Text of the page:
Kansas lawmakers backed off a more aggressive overhaul of the state’s campaign finance laws, instead opting for a more limited set of changes that focused on the Kansas Governmental Ethics Commission’s administrative procedures.
The initial bill was met with heavy resistance from the commission and its director, Mark Skoglund, who blasted it as an attempt to create limits on campaign giving and effectively render powerless the state panel charged with enforcing campaign finance and ethics laws.
The proposal raised eyebrows around the Statehouse, as it comes amid an investigation into prominent legislators and state Republican Party officials, despite arguments from GOP lawmakers that the bill was unrelated to the high-profile investigation.
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After prolonged negotiations, Skoglund, Gov. Laura Kelly’s office and Josh Ney, an attorney who has represented clients before the commission and was often critical of its practices, said Tuesday that they reached an agreement on a modified version of the bill.
The legislation was moved out of the House Elections Committee on a unanimous vote.
Ethics Commission to support retooled version of bill
That legislation will change how the commission issues subpoenas and where the agency receives its funds, as well as attempting to increase protections for individuals appearing before the body.
“I’m not going to come out and say that I love absolutely everything in this bill, I think that is probably expected,” Skoglund said. “But even though I don’t, I will say that I think there is quite a bit of good law contained in many portions of this bill and the remainder represents a negotiated compromise that I do not oppose.”
The legislation would create a five-year statute of limitations for actions before the commission, reduce the threshold required to issue a subpoena but force the document to be issued under seal and raise the bar required to establish probable causes and make public charges.
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A defendant could also request a hearing before the Office of Administrative Hearings, rather than the full commission.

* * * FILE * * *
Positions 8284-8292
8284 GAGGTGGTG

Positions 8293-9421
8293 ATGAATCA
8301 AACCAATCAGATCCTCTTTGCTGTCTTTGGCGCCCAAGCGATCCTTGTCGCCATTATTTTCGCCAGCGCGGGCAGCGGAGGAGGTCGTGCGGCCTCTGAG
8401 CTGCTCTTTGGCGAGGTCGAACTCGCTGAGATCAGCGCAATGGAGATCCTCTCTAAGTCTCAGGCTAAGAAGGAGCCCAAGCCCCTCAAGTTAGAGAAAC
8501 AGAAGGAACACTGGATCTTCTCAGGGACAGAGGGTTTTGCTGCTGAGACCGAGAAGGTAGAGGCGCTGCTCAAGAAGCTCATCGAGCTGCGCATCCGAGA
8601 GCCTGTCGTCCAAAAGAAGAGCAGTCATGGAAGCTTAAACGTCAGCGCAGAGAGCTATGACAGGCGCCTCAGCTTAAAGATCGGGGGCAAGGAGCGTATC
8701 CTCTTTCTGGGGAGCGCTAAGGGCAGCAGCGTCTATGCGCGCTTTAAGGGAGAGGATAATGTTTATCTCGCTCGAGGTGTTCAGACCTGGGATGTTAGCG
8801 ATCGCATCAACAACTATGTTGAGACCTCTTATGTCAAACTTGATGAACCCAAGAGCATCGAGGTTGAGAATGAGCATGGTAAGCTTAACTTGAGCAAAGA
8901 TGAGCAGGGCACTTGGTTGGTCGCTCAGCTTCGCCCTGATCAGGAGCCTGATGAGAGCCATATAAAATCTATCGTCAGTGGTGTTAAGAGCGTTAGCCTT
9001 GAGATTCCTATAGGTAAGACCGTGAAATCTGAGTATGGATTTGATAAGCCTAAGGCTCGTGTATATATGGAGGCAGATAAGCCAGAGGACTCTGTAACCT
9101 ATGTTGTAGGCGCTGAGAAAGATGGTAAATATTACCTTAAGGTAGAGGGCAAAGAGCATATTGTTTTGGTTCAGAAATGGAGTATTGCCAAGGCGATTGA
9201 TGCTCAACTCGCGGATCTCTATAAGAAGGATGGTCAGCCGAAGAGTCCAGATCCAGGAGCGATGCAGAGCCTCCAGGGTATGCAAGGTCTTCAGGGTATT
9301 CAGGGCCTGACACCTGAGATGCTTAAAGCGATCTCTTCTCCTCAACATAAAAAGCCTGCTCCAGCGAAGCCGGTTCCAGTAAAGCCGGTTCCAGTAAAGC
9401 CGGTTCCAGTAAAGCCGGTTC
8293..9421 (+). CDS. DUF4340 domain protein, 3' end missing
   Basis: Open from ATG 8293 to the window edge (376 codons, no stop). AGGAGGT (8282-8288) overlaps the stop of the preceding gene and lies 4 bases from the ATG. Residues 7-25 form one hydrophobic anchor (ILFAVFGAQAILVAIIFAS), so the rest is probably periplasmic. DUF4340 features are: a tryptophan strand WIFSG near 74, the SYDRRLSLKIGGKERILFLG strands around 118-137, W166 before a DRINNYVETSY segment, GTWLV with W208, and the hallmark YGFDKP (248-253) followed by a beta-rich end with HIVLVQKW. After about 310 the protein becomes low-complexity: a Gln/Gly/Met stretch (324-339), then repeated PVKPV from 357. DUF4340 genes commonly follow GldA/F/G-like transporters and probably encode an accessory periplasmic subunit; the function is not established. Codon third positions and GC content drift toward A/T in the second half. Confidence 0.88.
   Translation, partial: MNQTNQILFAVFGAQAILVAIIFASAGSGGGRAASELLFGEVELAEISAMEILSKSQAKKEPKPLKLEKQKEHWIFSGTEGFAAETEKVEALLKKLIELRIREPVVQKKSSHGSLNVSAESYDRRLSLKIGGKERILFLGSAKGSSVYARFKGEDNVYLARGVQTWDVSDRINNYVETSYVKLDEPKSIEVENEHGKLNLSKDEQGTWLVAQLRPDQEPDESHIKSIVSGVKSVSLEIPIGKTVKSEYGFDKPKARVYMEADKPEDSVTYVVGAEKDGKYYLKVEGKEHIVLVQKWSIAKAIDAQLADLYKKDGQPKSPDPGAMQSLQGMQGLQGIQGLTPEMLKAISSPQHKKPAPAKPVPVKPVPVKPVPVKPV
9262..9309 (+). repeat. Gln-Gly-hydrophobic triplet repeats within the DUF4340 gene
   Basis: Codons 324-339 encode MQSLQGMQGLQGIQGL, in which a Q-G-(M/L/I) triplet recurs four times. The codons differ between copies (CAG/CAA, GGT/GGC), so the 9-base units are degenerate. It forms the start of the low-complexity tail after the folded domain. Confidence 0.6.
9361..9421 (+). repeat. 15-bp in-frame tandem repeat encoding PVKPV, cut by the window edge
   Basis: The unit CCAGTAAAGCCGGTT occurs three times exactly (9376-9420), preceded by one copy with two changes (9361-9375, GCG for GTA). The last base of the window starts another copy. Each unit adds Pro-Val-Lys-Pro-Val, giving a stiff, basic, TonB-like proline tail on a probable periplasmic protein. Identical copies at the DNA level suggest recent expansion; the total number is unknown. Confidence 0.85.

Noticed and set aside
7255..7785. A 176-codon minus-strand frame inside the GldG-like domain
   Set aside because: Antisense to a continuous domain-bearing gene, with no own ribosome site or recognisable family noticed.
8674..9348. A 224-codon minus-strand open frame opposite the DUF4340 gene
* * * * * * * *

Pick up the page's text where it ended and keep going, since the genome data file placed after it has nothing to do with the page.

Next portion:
It would also raise fees for political committees in Kansas, a move designed to make the Ethics Commission’s budget less reliable on fines, which would be capped under the proposal.
And the bill would allow safe harbor legislators to solicit campaign contributions during the session, provided they include a disclaimer that they are not intending to accept donations from lobbyists, which would remain a violation of campaign finance laws.
Will Lawrence, Kelly’s chief-of-staff, told lawmakers that the provisions were “good reasonable laws that can be implemented,” an indication the governor would sign the bill. Kelly told the Kansas City Star last month that the original bill was “very bad optics.”
Larger changes to be deferred until after the Ethics Commission deep dive
The original bill would have meant more expansive changes to the state’s campaign finance law, legalizing activities the agency is believed to be examining as part of its investigation, such as coordination between campaigns and political committees.
Skoglund blasted the provisions as “brazen,” “arrogant,” and “sad” in the initial bill hearing and was similarly critical of a revised version released earlier this month.
Rep. Pat Proctor, R-Leavenworth, chair of the House Elections Committee, said at the time said he was committed to further altering the bill to win support and the final product was hashed out last week.
The bill is intended to defer conversations about more substantial change to a committee expected to be formed following the 2023 session, with recommendations to be delivered for lawmakers to consider next year.
That includes how key definitions are laid out in the Campaign Finance Act and what changes might mean for candidates, campaigns and regulators.
Ney said it was imperative that legislators do a thorough review of the issues to determine a way forward on what the state’s campaign finance laws should look like.
“I’m not saying how to do it. I’m saying it has to happen,” he said.
Proctor said: “This was never about getting the Ethics Commission. This was never about making them the enemy.”
“I would much rather have them as part of the conversation. … That’s what we were trying to do before all this blew up,” Proctor told reporters.
The fight over the Ethics Commission investigation has become increasingly public.
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Copies of subpoenas show the investigation was expanded to examine the potential involvement of top Kansas Senate and House lawmakers and staff, other county Republican Party officials and political campaign consultants.
Attorneys for the parties subpoenaed have declared the investigation in court proceedings as nothing more than a fishing expedition that would not amount to anything and have sought to get the subpoenas tossed out for being overly broad.
Instead, Ney and other allies have pointed to an array of cases where they believe due process rights of accused groups and individuals were infringed upon. The bill, he said, takes steps to address that.
But while Rep. Brandon Woodard, D-Lenexa, the top Democrat on the House Elections Committee, said he was pleased to have found a compromise, he also raised concerns about how that final product came about.
“Unfortunately, sometimes that is how the sausage gets made in Topeka,” Woodard told reporters. “I think we went from a very unprofessional start to get people to start acting like the adults in the room. Because of that we got a product that everyone was able to support.”
This article originally appeared on Topeka Capital-Journal: Kansas Legislature finds deal on key changes to Ethics Commission